Postcards from Malta – Bugibba, Qawra, and Birgu

Last updated on April 23, 2023

Tourists coming to Malta are spoiled for choice when it comes to planning their trip itinerary. There are quaint fishing villages, baroque towns, and youthful seaside resorts with a rich culinary scene and bustling nightlife. As we were planning our trip, we didn’t think twice about staying in the heart of Bugibba – one of the most popular and vibrant tourist resorts without the hefty price tag and notoriety of Paceville.

Palm trees on a beach in Bugibba, Malta

Along with Qawra and St. Paul’s Bay, they form a cluster of villages. They lie in such close vicinity that sometimes it’s hard to tell where one ends and another begins.

A promenade in Bugibba, Malta

Throughout our stay, we would often take a stroll along the promenade. We would get lost in the streets lined with charming limestone houses and just take in the beauty of this place. Thanks to the local bus terminal and Malta’s extensive bus network, we were only a bus ride away (or two, if we were travelling to the other corner of the island) from the most important attractions.

A traditional house in Bugibba, Malta

Visiting the Malta National Aquarium

Opened to the public in 2013, Malta National Aquarium located in Qawra is unquestionably one of the main attractions in the area.

The starfish-shaped building of Malta National Aquarium

Inside the modern starfish-shaped building, there are around 130 species of fish in 26 display tanks, including Mediterranean fish typically found in Maltese waters.

Fish at the Malta National Aquarium

Some of the tanks are themed and include various replicas of underwater historical artefacts, such as a bronze Christ of the Abyss statue, a part of Grand Harbour, or wrecks of ancient ships and modern airplanes.

A bronze Christ of the Abyss statue in Malta National Aquarium

Our favourite part, however, was the ability to experience the species up close. We kept walking through the acrylic tunnel back and forth, as we admired majestic sharks and stingrays swimming right above our heads. We tried to get the perfect shot – sadly, we failed due to poor lighting. At the time of our visit, adult tickets were €13.90 at the ticket desk (you could get €3 off with an ISIC card) or €12.50 if you booked online on the Malta National Aquarium’s website.

Day trip to Birgu

Birgu, also known under the name Vittoriosa, is one of Malta’s famous Three Cities or La Cottonera. It’s a collective name describing the three fortified cities that stretch across the Grand Harbour and claim to be the cradle of Maltese history.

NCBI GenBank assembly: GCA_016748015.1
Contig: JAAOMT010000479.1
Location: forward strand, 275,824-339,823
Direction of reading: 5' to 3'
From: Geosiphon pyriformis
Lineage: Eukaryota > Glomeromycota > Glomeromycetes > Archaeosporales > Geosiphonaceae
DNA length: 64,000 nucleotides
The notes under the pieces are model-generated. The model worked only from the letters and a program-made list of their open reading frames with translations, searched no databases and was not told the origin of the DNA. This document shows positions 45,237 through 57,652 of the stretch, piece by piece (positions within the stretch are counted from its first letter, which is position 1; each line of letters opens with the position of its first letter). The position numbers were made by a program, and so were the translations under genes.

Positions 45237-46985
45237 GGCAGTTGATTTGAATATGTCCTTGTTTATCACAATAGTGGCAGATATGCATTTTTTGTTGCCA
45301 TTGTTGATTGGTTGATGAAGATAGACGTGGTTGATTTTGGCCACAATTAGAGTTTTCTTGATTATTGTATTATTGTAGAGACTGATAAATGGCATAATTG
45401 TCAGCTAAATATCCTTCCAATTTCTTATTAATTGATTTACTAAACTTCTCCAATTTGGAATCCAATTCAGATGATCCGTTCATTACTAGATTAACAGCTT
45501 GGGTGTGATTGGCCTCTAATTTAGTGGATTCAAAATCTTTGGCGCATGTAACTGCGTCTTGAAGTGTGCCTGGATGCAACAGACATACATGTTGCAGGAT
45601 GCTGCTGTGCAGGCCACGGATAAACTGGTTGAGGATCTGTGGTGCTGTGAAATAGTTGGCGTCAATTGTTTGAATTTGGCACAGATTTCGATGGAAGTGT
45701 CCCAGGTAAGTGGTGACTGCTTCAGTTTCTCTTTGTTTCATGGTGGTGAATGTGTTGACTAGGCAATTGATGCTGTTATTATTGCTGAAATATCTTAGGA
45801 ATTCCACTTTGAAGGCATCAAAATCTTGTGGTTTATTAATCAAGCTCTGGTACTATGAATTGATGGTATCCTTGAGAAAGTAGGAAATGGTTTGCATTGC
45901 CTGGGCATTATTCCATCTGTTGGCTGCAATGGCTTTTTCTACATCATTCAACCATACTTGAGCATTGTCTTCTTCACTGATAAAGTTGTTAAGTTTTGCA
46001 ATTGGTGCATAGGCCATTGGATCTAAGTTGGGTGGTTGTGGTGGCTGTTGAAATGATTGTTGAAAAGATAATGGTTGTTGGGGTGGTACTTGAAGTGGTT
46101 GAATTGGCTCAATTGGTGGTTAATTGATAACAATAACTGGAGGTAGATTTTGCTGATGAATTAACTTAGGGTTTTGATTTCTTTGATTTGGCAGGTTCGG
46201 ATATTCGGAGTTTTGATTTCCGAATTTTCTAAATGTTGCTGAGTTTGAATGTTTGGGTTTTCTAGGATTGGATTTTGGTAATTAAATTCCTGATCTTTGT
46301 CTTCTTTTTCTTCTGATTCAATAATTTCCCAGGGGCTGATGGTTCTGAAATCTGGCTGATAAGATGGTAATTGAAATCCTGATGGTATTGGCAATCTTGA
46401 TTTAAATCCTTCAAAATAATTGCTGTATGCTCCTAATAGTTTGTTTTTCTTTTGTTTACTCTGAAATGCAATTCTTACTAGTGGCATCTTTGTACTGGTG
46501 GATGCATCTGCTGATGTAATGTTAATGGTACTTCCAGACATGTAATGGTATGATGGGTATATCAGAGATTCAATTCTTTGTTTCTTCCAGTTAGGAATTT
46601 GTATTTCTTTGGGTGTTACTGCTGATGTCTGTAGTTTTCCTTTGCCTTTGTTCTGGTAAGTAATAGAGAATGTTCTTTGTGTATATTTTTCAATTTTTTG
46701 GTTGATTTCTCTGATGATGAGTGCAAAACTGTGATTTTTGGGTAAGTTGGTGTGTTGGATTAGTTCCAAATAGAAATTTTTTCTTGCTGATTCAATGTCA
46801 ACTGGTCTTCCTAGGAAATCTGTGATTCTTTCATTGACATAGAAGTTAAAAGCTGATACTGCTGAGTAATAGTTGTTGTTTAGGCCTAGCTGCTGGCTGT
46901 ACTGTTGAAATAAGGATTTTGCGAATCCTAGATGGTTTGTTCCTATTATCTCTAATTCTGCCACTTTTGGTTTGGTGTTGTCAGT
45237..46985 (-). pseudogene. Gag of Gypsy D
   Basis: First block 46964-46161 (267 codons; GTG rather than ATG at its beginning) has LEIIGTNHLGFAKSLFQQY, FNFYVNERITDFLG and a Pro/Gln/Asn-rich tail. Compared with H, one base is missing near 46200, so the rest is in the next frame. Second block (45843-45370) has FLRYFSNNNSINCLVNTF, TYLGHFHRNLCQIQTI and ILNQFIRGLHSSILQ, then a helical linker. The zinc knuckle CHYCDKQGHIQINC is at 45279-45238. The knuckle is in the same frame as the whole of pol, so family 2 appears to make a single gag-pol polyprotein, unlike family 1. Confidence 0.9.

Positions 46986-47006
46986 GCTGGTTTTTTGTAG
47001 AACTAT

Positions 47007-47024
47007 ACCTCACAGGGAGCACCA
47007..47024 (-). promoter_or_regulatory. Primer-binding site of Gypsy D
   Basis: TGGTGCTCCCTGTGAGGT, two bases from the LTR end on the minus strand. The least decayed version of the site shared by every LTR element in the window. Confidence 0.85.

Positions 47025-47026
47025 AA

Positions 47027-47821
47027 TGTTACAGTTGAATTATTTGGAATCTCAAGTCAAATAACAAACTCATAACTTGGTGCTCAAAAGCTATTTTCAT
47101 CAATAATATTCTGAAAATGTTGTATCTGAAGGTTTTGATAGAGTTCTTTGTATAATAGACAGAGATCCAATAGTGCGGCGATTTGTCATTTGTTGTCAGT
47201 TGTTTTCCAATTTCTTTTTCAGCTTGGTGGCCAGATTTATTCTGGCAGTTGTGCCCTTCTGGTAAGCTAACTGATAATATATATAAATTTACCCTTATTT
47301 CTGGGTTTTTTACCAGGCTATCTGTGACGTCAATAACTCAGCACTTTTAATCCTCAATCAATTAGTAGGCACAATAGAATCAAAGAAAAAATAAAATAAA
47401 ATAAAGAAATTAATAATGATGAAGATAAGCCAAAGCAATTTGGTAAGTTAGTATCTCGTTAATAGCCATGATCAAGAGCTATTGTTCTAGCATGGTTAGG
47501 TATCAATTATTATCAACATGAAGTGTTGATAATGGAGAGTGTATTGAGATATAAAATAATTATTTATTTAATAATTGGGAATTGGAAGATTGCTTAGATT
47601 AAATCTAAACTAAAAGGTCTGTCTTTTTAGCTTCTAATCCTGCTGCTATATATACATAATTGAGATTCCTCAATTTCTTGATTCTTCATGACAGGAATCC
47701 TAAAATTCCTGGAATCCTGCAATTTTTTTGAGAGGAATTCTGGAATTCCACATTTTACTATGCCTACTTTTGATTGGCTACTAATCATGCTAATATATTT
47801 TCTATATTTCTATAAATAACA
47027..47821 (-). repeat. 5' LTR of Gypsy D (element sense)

Birgu is the oldest of the three, with its origins dating back to medieval times. The city’s first settlers were the Phoenicians, but its character is a unique mix of different cultural influences over the centuries. Interestingly enough, it also served as the capital of Malta for almost half of the 16th century. The Order of Saint John founded Senglea and Cospicua, the other two cities, in the 16th and 17th centuries.

But, despite its rich history, Birgu is a place that might’ve slipped under our radar if we didn’t come across a post promoting Malta Artisan Markets at the Old Naval Bakery. Excited about the opportunity to meet local artists and craftsmen selling one-of-a-kind handmade goods, as well as to try local Maltese foods, we decided to head down and see what the city has to offer.

Unfortunately, we thought the event was a major let-down. There were way fewer stalls than we expected. The products on offer were unappealing to us (bearing in mind we were on a student budget at the time), and the food didn’t look appetising at all.

Walking around the Grand Harbour Marina

Not letting that discourage us, we decided to go for a walk along the Grand Harbour Marina. It turned out to be a great attraction in itself. With dozens of luxurious yachts berthed alongside traditional Phoenician fishing boats and sunlight reflecting off the water surface, we spent at least 30 minutes sitting on the ledge overlooking the marina, basking in the sun and enjoying this view.

Yachts in Grand Harbour Marina in Birgu / Vittoriosa, Malta
A girl in Grand Harbour Marina in Birgu / Vittoriosa, Malta
A girl in Grand Harbour Marina in Birgu / Vittoriosa, Malta

Coffee break at Birgi

Afterwards, we made a quick stop at a local café named Birgi. We wanted to refuel with some pastries before we slowly started walking back to the bus stop. There were lots of locals around, which often means you’re in for a real treat. It definitely proved true in this case, as everything we tried was really tasty.

Cafe Birgi in Birgu / Vittoriosa, Malta

The streets of Birgu

The charming streets of Birgu are paved with stones and adorned with trees clipped into perfect cubical shape, as well as traditional red phone booths.

Trees clipped into cubical shape
A church in Birgu / Vittoriosa, Malta

We admired colourful Maltese houses with intricate door knobs for a while. One of them even had a tiny pomegranate tree planted out the front! Then, off we went to our next destination… the capital city of Malta, Valletta.

Is Valletta one of the places on your Malta itinerary too? I prepared a blog post outlining the best things we did in the Maltese capital, as well as where to go to take that postcard shot of the city’s skyline…

If you’ve been to Malta, what area did you stay in? Looking in retrospect, do you think it was a good choice, or is there anything you would’ve done differently? If you haven’t been and could only visit one of these places, which would you pick and why?

The text

Leave a Reply

Your email address will not be published. Required fields are marked *

2   29
2   34
6   48
3   57
5   30